In a phone call last month, President Donald Trump pitched his ousted 2016 campaign manager, Corey Lewandowski, on the idea of coming to the White House to work for him again.
The timing seemed ripe for a reunion after all. Nearly one year into the Trump era, Lewandowski had not become the massive power broker in Washington, D.C., that he’d set out to be, and was itching for an administration position. The president, meanwhile, was besieged by scandal, furious with those around him, and wanting more loyal voices and familiar faces nearby.
But despite the apparent alignment, the pitch didn’t work.
Four knowledgeable sources in and outside of the White House tell The Daily Beast that Lewandowski turned down what Trump had floated, in part because of ego. Trump had asked if he wanted a job that would place him in the Eisenhower Executive Office Building, across the way from the West Wing, sources in and outside the administration say.
According to two people who spoke with Lewandowski, he “strongly” considered taking the gig, in hopes of getting to serve Trump in an official capacity once more. However, he came to the conclusion that the job wasn’t senior enough, telling friends that it was “beneath him.”
The White House would not confirm that a job offer was extended, let alone what job it was. But those close to Lewandowski say he told friends in October that he had been offered a senior post in the Office of Public Liaison, a unit that focuses on interest-group outreach and where another Trump loyalist, former Apprentice co-star Omarosa Manigault, currently serves as communications director. The office’s director position has been vacant since August, when it was announced that George Sifakis was leaving and an interim director was chosen.
Manigault said she could not speak to any offer as she was not involved in personnel matters. But one associate said that Lewandowski smirkingly called it “chump change” compared to what he wanted and thought he deserved.
Others apparently agreed. Last month, Lewandowski sought the advice of Trump’s former chief strategist Steve Bannon, who encouraged him to tell the president thanks-but-no-thanks on OPL, according to a source familiar with their interactions.
Reached for comment on this story, White House Press Secretary Sarah Huckabee Sanders simply replied: “No personnel announcements. Will let you know if we have one.” Lewandowski did not respond to multiple requests for comment this week from The Daily Beast. Following publication of this story on Friday, Lewandowski finally responded to The Daily Beast’s repeated inquiries, texting that “your story is false and not accurate” and that there was “no job offered or turned down. that’s a fact.” The Daily Beast stands by its reporting.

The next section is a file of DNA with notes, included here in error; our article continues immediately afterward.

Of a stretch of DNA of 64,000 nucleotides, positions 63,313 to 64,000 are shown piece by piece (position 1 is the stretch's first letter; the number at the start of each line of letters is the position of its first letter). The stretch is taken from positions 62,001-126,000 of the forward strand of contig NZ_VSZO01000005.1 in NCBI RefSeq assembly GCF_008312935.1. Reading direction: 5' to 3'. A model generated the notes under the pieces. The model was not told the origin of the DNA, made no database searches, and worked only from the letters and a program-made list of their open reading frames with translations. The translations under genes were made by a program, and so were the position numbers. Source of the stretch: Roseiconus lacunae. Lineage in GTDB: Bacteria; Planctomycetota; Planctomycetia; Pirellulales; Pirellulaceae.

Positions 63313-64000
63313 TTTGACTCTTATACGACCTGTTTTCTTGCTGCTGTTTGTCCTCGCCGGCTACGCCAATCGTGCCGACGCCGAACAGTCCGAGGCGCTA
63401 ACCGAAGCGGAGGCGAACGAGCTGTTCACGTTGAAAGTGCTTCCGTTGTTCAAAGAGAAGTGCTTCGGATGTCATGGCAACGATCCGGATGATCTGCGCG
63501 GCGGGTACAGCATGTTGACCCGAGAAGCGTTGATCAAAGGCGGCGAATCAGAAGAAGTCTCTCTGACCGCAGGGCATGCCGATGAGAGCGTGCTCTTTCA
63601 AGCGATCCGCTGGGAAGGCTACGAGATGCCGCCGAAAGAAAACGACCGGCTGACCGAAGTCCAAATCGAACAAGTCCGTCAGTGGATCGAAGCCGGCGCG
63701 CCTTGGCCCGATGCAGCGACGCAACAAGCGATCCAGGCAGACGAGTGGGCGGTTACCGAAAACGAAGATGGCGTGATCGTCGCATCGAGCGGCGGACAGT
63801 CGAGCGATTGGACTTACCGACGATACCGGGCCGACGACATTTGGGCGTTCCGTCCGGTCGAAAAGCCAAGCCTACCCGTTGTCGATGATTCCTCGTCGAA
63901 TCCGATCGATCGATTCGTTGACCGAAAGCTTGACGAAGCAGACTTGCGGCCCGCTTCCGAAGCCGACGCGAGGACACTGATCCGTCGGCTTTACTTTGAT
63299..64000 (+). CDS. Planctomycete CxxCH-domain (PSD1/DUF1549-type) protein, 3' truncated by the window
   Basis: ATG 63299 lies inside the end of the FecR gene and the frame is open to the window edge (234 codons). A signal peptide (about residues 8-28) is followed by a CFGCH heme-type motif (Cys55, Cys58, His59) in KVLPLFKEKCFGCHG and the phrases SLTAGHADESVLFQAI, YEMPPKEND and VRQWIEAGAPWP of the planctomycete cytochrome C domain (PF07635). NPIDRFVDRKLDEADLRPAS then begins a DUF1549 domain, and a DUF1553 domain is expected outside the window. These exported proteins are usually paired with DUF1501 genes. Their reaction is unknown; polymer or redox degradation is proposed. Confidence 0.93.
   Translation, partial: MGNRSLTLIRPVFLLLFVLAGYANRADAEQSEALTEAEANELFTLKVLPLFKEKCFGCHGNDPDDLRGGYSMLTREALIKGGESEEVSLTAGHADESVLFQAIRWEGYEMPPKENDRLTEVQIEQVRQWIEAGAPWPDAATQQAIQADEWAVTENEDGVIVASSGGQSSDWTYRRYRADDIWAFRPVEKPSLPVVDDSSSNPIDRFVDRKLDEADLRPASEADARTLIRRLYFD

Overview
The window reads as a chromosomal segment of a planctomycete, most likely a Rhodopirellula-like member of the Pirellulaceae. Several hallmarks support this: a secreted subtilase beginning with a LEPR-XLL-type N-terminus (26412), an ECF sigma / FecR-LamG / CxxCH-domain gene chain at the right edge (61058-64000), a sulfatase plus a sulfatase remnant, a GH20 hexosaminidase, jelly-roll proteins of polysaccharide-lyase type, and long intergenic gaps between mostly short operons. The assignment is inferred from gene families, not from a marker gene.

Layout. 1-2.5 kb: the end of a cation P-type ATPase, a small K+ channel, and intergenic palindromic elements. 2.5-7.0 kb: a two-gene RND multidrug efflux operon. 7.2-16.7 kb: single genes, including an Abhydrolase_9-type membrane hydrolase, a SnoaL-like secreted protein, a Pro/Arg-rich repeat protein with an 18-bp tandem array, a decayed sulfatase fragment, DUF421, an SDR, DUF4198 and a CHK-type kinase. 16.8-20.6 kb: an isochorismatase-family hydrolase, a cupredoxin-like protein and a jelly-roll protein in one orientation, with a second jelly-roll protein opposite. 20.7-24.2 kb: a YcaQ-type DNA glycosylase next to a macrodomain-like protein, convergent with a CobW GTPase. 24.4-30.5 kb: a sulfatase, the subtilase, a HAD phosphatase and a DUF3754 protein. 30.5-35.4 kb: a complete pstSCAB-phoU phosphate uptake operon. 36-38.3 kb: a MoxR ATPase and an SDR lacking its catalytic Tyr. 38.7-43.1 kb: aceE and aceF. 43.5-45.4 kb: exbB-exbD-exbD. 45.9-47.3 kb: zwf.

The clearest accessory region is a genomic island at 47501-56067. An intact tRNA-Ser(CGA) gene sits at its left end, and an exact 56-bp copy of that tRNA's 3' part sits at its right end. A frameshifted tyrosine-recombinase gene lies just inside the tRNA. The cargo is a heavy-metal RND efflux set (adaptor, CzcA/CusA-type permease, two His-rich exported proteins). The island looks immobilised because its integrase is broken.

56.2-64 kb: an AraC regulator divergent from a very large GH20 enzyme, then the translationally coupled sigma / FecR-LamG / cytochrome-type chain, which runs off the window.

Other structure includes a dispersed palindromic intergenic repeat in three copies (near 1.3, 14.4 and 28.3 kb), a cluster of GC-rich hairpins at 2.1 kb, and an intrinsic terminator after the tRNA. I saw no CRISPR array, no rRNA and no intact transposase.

Had Lewandowski accepted the president’s proposal, he would have encountered considerable internal pushback inside the administration. Few besides Trump seem eager for a reunion, sources confirm, and some of the president’s closest advisers, including his son-in-law Jared Kushner, absolutely do not like and do not trust the former campaign manager.
“[I] had heard that the president was talking about offering another job [in October to Corey] and I just kept thinking, ‘Please, God above, let this not happen,’” one senior White House official said this week.
Over the years, Lewandowski has earned a reputation for infighting and also for behavior in the office that would make an H.R. manager’s face go pale.
When Trump came to the White House, he didn’t go with him. Instead, Lewandowski tried his hand at mastering the “swamp” Trump had repeatedly pledged to drain. Lewandowski co-founded a lobbying firm, Avenue Strategies, with fellow Team Trump operative Barry Bennett. But he parted ways over differences with Bennett and others at Avenue, whom Lewandowski claimed “had used his name without his authorization and signed up clients of whom he disapproved,” according to a May report in GQ.
Around that time, Trump actively considered signing Lewandowski on as a “crisis manager” to help him handle the flood of Russia-probe-related fallout. Multiple White House officials said they were “dreading” his potential return. Lewandowski stayed away, or was kept away, albeit while remaining in direct contact with the president.
Instead, he started up a new firm, Lewandowski Strategic Advisors, and brought with him at least one Avenue client, payday-lender Community Choice Financial. Lewandowski is not a lobbyist and his company is not a lobbying firm. Instead, Lewandowski Strategic Advisors provides more general political advisory services that allow him to work his Trump-era political connections without meeting the threshold for direct policy advocacy that would require him to disclose his clients, how much they pay him, and who he is contacting on their behalves.
Lewandowski’s other professional opportunities over the past year have petered out. In late July, he was fired by One America News Network, a conservative cable-news channel and Fox News wannabe that brought him on as a contributor shortly after the new year.
Lewandowski angered OANN leadership with his frequent appearances on Fox News and other competitors, which one former OANN employee described as “a big no-no” with the channel’s leadership.
His former OANN boss was not nearly as forgiving a superior as President Trump has proven to be.
In July, Robert Herring, One America’s chief executive, declined to comment directly on Lewandowski’s status with the channel save to note that the one-time Trump campaign manager was spending an inordinate amount of time on-air with OANN’s competitors. Asked if he had any reason to deny The Daily Beast’s reporting on Lewandowski being unable to hold down yet another job, Herring replied: “I have none whatsoever.”
Updated 11/3 at 1:06 pm to add comment from Lewandowski